Battling the construct of celebrity, while trying to wheedle his way into The Ivy, Millman’s story acts as a moralising tale, culminating in the most epic speech and damning indictment of modern culture known to man.
When boiled down, it does in fact speak to the heart of the Christmas ethos; a simple diktat requiring people to be kind, humble and human.
From the so-called ‘Celebrity’ Big Brother house, Andy’s speech goes a little something like this:
I’m just sick of these celebrities just living their life out in the open, why would you do that? It’s like these pop stars who choose the perfect moment to go into rehab; they call their publicist before they call a taxi.
Then they come out and they do their second autobiography; this one’s called Love Me Or I’ll Kill Myself… Oh, kill yourself then.
Criticising the ‘gutter press’, the character continues:
And the papers lap it up, they follow us round and that makes people think we’re important and that makes us think we’re important.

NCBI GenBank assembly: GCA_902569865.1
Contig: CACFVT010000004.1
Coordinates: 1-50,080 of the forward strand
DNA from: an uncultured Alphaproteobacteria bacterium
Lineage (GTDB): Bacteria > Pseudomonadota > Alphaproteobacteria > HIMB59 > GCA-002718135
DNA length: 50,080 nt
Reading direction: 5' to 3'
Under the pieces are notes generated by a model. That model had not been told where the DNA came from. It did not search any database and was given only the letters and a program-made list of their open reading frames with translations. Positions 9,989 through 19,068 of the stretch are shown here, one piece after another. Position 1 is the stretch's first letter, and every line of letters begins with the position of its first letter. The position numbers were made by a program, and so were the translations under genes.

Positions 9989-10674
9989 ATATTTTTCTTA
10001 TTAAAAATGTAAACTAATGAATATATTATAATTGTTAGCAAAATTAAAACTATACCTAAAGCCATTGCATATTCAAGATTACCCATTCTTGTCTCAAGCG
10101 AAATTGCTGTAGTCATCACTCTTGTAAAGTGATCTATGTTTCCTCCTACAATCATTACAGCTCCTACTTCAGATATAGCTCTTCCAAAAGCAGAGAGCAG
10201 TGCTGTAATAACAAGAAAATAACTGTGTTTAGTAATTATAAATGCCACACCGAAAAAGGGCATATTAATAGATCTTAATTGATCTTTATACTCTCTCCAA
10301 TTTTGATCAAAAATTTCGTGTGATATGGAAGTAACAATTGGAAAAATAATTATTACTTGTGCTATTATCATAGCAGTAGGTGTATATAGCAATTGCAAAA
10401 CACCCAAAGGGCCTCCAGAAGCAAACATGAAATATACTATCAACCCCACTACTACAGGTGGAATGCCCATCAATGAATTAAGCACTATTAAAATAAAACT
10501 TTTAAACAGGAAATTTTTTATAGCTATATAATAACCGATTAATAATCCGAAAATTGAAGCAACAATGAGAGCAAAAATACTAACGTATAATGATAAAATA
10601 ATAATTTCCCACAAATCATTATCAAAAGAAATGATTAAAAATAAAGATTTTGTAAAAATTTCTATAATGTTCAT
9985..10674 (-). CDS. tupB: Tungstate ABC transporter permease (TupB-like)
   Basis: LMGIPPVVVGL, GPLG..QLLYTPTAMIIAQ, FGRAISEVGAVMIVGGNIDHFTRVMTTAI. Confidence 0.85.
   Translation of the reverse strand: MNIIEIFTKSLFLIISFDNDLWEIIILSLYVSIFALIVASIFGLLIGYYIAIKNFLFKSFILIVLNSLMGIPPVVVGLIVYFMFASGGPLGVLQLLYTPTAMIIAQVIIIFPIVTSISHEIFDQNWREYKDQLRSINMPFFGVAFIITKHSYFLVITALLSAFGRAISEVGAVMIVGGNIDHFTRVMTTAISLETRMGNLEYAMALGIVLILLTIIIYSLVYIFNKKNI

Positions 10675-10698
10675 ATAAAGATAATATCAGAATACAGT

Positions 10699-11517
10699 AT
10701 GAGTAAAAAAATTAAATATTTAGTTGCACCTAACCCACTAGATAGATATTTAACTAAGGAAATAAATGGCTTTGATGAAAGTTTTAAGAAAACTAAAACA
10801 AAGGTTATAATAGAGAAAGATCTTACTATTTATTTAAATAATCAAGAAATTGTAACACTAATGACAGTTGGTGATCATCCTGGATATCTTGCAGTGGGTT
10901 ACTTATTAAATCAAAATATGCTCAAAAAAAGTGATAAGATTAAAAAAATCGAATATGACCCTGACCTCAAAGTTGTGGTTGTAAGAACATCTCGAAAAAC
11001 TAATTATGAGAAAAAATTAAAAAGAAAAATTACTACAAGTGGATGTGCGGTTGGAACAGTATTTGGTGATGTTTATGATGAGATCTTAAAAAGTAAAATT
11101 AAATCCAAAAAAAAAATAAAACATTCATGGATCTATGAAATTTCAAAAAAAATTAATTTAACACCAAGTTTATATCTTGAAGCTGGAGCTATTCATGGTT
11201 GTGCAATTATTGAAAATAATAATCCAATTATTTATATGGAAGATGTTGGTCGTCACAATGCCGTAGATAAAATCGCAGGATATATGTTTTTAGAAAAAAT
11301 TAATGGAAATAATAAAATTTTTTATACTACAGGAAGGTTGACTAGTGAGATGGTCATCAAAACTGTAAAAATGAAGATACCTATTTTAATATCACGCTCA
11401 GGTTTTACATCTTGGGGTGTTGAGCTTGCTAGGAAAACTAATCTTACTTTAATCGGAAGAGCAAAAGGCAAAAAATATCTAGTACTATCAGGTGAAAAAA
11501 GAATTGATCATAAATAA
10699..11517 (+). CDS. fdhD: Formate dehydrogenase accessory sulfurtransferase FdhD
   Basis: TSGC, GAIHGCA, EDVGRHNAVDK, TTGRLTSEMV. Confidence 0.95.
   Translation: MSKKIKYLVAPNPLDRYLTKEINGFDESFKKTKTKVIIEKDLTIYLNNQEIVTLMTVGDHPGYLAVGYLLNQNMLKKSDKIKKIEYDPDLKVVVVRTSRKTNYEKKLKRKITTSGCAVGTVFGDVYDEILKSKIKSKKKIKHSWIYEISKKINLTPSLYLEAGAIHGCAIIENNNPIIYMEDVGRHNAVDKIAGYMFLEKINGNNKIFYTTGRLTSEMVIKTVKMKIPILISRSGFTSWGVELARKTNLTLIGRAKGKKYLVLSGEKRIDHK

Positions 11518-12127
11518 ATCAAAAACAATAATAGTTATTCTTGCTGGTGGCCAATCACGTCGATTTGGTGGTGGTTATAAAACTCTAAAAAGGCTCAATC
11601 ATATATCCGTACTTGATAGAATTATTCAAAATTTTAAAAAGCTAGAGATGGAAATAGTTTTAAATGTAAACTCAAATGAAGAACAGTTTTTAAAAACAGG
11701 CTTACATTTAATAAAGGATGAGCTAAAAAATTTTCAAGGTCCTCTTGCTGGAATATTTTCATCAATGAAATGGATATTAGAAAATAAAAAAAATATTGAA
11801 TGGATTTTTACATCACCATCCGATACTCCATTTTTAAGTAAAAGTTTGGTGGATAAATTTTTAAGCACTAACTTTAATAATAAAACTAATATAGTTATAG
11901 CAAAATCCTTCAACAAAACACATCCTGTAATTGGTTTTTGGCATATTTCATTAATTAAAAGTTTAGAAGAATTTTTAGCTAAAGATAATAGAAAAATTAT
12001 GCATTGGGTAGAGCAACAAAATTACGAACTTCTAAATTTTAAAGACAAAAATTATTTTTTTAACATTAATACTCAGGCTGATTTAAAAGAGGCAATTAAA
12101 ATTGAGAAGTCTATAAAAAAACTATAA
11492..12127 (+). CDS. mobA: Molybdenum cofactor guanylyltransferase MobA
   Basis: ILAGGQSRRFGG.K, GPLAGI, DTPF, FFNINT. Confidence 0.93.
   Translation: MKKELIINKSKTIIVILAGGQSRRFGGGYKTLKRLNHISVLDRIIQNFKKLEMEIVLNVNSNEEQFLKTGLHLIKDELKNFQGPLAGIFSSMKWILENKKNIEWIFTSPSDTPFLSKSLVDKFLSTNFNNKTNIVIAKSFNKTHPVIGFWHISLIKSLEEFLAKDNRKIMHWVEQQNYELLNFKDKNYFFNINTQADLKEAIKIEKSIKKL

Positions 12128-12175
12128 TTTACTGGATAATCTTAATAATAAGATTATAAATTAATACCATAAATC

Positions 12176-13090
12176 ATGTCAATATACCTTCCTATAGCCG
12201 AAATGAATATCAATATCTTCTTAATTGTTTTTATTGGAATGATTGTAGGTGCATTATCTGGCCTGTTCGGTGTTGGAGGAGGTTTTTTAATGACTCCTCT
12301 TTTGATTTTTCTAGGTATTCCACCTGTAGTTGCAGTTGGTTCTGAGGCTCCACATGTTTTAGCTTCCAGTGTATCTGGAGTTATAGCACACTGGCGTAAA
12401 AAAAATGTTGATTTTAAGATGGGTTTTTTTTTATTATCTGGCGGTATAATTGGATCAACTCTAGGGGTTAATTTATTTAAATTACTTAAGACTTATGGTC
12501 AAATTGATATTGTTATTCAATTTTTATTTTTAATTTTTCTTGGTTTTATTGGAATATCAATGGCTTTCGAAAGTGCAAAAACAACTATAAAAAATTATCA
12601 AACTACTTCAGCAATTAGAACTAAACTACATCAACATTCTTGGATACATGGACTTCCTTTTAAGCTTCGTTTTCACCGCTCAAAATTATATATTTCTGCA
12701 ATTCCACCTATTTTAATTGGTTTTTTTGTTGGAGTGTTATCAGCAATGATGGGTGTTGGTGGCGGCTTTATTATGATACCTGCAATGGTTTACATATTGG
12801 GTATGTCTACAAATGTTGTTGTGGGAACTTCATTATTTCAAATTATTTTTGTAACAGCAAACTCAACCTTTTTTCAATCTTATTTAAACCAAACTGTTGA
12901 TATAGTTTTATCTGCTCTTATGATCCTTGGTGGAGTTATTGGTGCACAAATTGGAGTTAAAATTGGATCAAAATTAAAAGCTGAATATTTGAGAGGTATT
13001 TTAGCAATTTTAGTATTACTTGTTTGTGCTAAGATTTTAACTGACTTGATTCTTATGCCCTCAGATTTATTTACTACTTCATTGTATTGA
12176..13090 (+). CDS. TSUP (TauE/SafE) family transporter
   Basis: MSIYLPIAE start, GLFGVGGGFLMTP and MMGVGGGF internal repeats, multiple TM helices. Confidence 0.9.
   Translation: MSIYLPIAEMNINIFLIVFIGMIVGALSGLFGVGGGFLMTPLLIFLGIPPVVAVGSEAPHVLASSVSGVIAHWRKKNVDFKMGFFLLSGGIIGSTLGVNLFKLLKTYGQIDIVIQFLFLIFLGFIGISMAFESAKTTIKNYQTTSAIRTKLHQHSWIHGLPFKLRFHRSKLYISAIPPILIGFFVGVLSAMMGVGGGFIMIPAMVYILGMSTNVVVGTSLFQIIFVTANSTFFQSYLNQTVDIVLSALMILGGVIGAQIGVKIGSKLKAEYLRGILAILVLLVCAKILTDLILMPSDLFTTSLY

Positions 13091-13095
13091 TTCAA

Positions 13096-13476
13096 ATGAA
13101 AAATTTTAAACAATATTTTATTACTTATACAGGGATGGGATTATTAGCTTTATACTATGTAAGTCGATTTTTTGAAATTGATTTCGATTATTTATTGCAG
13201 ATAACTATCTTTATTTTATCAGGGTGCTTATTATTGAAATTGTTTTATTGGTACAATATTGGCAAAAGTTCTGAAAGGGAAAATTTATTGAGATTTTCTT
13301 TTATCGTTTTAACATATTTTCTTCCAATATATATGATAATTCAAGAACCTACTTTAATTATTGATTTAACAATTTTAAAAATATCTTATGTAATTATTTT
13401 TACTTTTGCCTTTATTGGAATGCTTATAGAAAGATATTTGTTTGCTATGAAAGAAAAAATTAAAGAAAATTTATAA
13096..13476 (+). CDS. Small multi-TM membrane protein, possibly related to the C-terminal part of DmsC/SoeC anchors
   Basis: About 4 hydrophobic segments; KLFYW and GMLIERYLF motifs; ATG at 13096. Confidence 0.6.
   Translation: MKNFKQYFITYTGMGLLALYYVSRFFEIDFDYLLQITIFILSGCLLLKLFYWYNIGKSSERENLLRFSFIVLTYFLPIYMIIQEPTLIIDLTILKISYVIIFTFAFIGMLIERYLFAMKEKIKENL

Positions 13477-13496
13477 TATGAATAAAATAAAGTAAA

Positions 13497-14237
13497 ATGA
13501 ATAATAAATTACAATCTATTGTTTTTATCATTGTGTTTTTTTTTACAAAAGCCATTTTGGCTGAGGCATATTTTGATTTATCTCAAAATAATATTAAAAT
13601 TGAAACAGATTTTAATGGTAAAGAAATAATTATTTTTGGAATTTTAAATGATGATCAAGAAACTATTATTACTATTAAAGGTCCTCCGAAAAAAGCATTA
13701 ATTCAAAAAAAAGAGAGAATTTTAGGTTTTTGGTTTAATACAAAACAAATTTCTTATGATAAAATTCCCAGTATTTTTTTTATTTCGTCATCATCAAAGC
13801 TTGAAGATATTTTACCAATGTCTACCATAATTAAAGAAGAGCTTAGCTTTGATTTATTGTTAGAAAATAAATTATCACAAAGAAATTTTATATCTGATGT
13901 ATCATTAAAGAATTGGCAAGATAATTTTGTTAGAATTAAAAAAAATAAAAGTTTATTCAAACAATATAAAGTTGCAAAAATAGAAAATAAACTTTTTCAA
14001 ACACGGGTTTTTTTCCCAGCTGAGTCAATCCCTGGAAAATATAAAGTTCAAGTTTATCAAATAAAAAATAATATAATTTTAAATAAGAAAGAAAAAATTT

If they stopped following us around, taking pictures of us people wouldn’t take to the streets going: ‘Ooo quick, I need a picture of Cameron Diaz with a pimple’.
They wouldn’t care, they’d get on with something else. They’d get on with their lives.
Tackling the upskirting issue long before it hit mainstream consciousness, Millman added:
You open the paper and you see a picture of Lindsay Lohan getting out of a car and the headline is ‘Cover up Lindsay! We can see your knickers’.
Of course you can see her knickers, your photographer is lying in the road pointing his camera up her dress to see her knickers. You’re literally the gutter press.
No one is safe, as Andy continues:
And f*ck you, the makers of this show as well. You can’t wash your hands of this. You can’t keep going, ‘Oh, it’s exploitation but it’s what the public want.’ No.
The Victorian freak show never went away, now it’s called Big Brother or X Factor where we wheel out the bewildered to be sniggered at by multi-millionaires.
And f*ck you for watching this at home. Shame on you. And shame on me.
Turning the lens on himself Andy concludes:
I’m the worst of all cause I’m one of these people that goes: ‘Ooo I’m an entertainer. It’s in my blood.’ Yeah, it’s in my blood cause a real job’s too hard.
I would have loved to have been a doctor. Too hard, didn’t want to put the work in. Love to be a war hero… I’m too scared. So I go, ‘Oh it’s what I do.’ And I have someone bollocked if my cappuccino’s cold or if they look at me the wrong way.
Do you know what a friend of mine once said? They said I’ll never be happy because I’ll never be famous enough and they were right.